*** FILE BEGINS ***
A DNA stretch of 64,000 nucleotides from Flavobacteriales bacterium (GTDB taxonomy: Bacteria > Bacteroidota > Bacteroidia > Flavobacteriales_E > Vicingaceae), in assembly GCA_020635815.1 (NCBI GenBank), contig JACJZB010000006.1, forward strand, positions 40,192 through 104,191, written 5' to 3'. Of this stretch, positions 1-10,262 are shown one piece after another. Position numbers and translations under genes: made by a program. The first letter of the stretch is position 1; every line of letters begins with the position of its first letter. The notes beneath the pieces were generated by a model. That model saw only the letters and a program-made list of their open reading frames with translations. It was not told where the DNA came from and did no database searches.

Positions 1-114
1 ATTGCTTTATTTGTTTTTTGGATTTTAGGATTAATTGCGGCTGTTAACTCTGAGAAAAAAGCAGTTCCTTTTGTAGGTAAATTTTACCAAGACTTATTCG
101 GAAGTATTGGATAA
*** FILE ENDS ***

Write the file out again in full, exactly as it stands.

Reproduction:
A DNA stretch of 64,000 nucleotides from Flavobacteriales bacterium (GTDB taxonomy: Bacteria > Bacteroidota > Bacteroidia > Flavobacteriales_E > Vicingaceae), in assembly GCA_020635815.1 (NCBI GenBank), contig JACJZB010000006.1, forward strand, positions 40,192 through 104,191, written 5' to 3'. Of this stretch, positions 1-10,262 are shown one piece after another. Position numbers and translations under genes: made by a program. The first letter of the stretch is position 1; every line of letters begins with the position of its first letter. The notes beneath the pieces were generated by a model. That model saw only the letters and a program-made list of their open reading frames with translations. It was not told where the DNA came from and did no database searches.

Positions 1-114
1 ATTGCTTTATTTGTTTTTTGGATTTTAGGATTAATTGCGGCTGTTAACTCTGAGAAAAAAGCAGTTCCTTTTGTAGGTAAATTTTACCAAGACTTATTCG
101 GAAGTATTGGATAA